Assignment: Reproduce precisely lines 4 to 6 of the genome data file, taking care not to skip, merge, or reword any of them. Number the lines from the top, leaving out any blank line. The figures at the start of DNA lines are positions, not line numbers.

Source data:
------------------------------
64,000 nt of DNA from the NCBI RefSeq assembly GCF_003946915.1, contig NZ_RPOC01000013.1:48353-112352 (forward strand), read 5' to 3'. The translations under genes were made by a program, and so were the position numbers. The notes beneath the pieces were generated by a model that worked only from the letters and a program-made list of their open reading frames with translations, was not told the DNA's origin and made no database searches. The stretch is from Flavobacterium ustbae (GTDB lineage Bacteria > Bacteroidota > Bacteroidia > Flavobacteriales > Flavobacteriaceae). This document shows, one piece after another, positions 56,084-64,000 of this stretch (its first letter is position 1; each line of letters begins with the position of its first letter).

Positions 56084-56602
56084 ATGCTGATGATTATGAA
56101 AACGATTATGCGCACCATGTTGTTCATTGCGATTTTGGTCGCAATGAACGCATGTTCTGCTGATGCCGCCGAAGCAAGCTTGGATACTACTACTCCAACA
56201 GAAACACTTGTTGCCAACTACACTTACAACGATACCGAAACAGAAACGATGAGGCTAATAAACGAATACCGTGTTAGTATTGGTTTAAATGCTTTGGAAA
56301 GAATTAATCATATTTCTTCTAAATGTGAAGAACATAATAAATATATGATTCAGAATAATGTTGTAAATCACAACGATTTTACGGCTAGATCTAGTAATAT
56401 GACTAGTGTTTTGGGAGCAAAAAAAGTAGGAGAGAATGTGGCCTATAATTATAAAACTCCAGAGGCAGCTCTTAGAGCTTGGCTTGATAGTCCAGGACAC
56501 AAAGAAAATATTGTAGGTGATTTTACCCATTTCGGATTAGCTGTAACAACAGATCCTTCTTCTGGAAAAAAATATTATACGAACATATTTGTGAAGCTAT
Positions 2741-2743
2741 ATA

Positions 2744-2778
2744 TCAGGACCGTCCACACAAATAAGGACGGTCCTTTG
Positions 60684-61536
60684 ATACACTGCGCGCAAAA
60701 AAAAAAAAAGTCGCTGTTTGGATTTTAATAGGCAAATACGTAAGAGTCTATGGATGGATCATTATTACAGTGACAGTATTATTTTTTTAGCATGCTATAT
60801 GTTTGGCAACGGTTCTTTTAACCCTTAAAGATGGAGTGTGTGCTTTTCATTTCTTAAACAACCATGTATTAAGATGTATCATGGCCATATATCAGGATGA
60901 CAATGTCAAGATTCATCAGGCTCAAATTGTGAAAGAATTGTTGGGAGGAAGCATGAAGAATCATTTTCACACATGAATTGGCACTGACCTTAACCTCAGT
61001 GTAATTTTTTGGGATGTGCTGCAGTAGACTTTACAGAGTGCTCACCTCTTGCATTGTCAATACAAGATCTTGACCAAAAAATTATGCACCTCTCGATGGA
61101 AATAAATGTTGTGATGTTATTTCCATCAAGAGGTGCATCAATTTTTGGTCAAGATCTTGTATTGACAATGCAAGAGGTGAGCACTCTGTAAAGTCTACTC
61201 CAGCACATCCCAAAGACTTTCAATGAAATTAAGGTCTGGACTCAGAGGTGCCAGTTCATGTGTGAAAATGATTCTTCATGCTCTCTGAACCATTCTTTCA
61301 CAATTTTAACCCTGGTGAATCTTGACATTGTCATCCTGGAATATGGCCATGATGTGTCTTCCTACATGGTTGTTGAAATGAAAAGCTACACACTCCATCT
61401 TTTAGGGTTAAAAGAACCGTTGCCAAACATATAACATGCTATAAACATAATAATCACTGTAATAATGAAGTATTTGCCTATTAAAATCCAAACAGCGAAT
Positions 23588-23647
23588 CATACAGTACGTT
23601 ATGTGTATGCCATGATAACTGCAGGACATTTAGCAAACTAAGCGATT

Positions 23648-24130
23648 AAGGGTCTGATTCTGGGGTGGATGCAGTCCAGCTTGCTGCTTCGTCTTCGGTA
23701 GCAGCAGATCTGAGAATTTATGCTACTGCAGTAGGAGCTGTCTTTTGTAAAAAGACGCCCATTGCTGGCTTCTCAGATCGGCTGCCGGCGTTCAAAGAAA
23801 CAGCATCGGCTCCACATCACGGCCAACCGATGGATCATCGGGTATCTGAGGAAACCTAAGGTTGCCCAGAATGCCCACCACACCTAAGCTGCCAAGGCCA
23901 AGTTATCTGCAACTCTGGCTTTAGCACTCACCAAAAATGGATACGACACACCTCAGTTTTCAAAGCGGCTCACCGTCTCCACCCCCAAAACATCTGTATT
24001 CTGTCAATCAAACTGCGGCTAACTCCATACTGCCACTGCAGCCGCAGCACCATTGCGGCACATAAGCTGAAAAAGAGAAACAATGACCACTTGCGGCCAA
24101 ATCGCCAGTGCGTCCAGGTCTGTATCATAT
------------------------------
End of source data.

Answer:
56101 AACGATTATGCGCACCATGTTGTTCATTGCGATTTTGGTCGCAATGAACGCATGTTCTGCTGATGCCGCCGAAGCAAGCTTGGATACTACTACTCCAACA
56201 GAAACACTTGTTGCCAACTACACTTACAACGATACCGAAACAGAAACGATGAGGCTAATAAACGAATACCGTGTTAGTATTGGTTTAAATGCTTTGGAAA
56301 GAATTAATCATATTTCTTCTAAATGTGAAGAACATAATAAATATATGATTCAGAATAATGTTGTAAATCACAACGATTTTACGGCTAGATCTAGTAATAT